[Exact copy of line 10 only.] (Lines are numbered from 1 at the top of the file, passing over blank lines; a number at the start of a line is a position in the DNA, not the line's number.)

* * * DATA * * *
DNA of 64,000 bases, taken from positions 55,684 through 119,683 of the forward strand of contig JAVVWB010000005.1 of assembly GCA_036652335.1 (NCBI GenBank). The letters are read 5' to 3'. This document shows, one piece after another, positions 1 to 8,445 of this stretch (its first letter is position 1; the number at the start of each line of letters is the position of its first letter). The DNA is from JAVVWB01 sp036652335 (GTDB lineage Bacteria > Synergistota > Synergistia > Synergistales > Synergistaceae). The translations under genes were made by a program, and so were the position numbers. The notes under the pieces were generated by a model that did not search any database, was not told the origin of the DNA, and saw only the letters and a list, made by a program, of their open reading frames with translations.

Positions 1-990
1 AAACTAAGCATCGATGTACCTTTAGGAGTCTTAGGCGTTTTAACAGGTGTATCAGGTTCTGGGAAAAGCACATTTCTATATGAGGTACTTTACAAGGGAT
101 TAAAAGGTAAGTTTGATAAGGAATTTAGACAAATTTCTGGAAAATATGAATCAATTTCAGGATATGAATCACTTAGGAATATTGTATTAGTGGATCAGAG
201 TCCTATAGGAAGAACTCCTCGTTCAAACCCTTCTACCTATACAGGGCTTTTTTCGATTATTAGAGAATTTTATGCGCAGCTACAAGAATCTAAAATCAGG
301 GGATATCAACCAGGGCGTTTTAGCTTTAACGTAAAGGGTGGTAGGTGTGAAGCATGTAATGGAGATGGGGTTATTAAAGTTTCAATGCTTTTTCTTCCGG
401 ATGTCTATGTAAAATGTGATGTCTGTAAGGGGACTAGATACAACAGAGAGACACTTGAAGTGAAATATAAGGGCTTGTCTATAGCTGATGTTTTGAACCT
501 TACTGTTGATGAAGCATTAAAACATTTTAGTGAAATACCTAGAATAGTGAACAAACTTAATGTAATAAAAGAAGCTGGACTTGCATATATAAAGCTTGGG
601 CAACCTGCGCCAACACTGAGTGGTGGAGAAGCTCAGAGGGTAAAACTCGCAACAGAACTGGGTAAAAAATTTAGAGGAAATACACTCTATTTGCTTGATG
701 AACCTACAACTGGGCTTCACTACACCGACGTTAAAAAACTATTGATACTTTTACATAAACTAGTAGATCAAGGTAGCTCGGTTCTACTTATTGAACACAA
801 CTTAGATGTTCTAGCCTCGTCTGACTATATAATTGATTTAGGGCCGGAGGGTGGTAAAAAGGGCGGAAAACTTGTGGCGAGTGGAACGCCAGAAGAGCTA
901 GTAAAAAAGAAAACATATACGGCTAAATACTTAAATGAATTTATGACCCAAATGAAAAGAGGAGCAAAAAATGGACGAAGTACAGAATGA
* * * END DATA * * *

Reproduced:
701 AACCTACAACTGGGCTTCACTACACCGACGTTAAAAAACTATTGATACTTTTACATAAACTAGTAGATCAAGGTAGCTCGGTTCTACTTATTGAACACAA